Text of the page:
Once you get the hang of the system it starts to make some sense, but it’s nothing we’d describe as intuitive, and your rhythm is thrown off by one major factor: the extremely sluggish response of the device.
Compared to the Kindle the Nook is thicker, heavier and smaller: 7.7 x 4.9 x 0.5-inch at 11.2 ounces. Screens: 6-inch 16-grayscale E Ink display up top, 3.5-inch capacitive touch TFT LCD down below. The 6-inch E Ink display is just like what you see on the Kindle. No surprise since the two are essentially the same except for: the Nook was slightly slower at turning pages compared to the Kindle.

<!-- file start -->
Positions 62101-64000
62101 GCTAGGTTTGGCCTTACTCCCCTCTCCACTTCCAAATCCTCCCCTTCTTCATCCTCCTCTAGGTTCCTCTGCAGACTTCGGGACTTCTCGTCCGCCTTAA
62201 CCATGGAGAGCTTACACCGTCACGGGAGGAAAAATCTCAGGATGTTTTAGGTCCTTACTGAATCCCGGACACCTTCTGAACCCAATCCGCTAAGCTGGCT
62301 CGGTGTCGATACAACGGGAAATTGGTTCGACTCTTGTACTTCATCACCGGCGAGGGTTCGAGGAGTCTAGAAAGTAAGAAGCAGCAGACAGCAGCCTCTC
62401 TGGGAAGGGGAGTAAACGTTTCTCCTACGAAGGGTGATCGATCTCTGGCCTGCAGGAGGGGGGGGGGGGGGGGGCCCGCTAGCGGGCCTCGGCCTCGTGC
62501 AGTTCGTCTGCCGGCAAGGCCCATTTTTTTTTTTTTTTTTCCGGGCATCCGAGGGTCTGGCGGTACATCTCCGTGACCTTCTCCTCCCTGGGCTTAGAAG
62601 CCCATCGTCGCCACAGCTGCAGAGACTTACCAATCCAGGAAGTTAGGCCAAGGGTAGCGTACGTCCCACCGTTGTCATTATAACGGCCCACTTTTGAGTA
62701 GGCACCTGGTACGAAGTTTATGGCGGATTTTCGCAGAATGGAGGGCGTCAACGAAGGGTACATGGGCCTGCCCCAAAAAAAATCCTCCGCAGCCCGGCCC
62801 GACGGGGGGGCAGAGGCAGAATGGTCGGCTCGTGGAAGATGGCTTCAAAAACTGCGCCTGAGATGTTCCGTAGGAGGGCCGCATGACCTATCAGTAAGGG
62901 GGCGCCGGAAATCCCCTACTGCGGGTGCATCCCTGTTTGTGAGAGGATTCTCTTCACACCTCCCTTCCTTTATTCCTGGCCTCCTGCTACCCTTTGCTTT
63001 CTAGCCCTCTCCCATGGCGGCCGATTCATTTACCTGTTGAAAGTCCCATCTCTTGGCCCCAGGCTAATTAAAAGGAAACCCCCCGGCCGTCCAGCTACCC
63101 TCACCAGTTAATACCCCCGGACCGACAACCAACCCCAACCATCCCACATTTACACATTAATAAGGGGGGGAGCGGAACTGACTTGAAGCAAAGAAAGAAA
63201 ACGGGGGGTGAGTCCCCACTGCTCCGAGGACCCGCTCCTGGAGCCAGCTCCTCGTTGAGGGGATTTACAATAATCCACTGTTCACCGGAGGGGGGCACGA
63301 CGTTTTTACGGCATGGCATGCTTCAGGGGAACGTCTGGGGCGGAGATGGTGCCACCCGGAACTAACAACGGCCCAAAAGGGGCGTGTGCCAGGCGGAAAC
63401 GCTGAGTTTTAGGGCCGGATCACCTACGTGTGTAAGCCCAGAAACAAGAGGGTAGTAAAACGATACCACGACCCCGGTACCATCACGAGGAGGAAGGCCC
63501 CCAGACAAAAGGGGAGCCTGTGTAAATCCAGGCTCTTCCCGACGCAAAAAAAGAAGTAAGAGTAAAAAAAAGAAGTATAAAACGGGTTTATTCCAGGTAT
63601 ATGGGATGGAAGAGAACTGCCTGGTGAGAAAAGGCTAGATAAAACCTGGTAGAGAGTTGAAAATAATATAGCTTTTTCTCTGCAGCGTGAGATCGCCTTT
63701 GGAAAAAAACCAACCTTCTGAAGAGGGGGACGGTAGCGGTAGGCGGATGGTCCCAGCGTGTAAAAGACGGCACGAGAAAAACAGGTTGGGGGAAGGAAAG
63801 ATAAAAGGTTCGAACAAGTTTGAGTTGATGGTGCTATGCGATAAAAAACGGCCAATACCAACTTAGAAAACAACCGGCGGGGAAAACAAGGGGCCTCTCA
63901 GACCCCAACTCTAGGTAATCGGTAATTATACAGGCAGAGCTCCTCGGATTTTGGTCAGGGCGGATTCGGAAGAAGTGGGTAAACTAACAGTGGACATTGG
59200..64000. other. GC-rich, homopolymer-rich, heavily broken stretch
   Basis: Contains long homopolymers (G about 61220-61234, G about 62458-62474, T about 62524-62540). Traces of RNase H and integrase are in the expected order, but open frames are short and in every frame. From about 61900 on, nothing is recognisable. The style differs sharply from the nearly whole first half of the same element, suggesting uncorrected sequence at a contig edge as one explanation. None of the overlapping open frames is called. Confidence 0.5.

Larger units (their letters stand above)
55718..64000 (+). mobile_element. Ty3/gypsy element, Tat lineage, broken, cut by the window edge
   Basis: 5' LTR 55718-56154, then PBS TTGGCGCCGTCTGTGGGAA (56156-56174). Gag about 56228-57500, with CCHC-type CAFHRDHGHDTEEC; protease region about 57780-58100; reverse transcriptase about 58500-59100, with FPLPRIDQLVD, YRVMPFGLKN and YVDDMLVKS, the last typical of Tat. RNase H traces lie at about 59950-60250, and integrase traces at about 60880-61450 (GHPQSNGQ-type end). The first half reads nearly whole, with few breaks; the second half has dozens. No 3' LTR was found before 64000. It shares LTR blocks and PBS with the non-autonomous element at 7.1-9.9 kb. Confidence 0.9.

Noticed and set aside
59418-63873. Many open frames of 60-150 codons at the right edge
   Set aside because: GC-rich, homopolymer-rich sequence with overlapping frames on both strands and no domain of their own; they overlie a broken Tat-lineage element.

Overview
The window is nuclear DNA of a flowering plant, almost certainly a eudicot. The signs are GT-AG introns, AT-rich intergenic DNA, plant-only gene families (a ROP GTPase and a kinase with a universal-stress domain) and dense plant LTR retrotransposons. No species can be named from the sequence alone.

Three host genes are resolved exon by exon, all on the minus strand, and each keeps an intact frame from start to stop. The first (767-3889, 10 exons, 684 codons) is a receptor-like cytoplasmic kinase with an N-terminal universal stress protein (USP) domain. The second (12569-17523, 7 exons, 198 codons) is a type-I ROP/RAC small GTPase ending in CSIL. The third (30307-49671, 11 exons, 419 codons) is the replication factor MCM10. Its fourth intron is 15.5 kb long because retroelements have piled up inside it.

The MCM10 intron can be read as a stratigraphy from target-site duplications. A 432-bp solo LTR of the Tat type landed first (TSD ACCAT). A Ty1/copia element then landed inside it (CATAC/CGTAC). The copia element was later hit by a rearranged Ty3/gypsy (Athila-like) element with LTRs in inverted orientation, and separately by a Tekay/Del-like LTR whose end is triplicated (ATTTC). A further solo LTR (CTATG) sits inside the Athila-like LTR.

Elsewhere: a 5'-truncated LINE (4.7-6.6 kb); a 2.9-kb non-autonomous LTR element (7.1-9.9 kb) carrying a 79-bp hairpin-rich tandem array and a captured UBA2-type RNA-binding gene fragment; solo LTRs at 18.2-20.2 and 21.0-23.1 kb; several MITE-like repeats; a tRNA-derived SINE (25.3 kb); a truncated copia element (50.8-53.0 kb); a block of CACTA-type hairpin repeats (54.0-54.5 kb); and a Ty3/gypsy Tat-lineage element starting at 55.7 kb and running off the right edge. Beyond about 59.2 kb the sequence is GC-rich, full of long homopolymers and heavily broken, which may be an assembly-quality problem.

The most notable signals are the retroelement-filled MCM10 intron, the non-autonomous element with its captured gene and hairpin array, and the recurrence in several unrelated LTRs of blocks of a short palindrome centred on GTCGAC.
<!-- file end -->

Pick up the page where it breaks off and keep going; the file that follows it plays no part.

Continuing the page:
The 3.5-inch LCD is unique to the Nook and works as “the primary method of interacting with lists and reading selections” and “your navigator, your search box (with keyboard), music player, and a Cover Flow-style book browser”. Because the slower E Ink display is linked to the faster LCD you’ll need to get used to pauses here and there. Downward swipes on the capacitive touch screen wasn’t recognized at times. Well, that’s the summary of the display portion of the review. It looks like the Nook was a solid first attempt by Barnes & Noble but will be let down by how slow it is.
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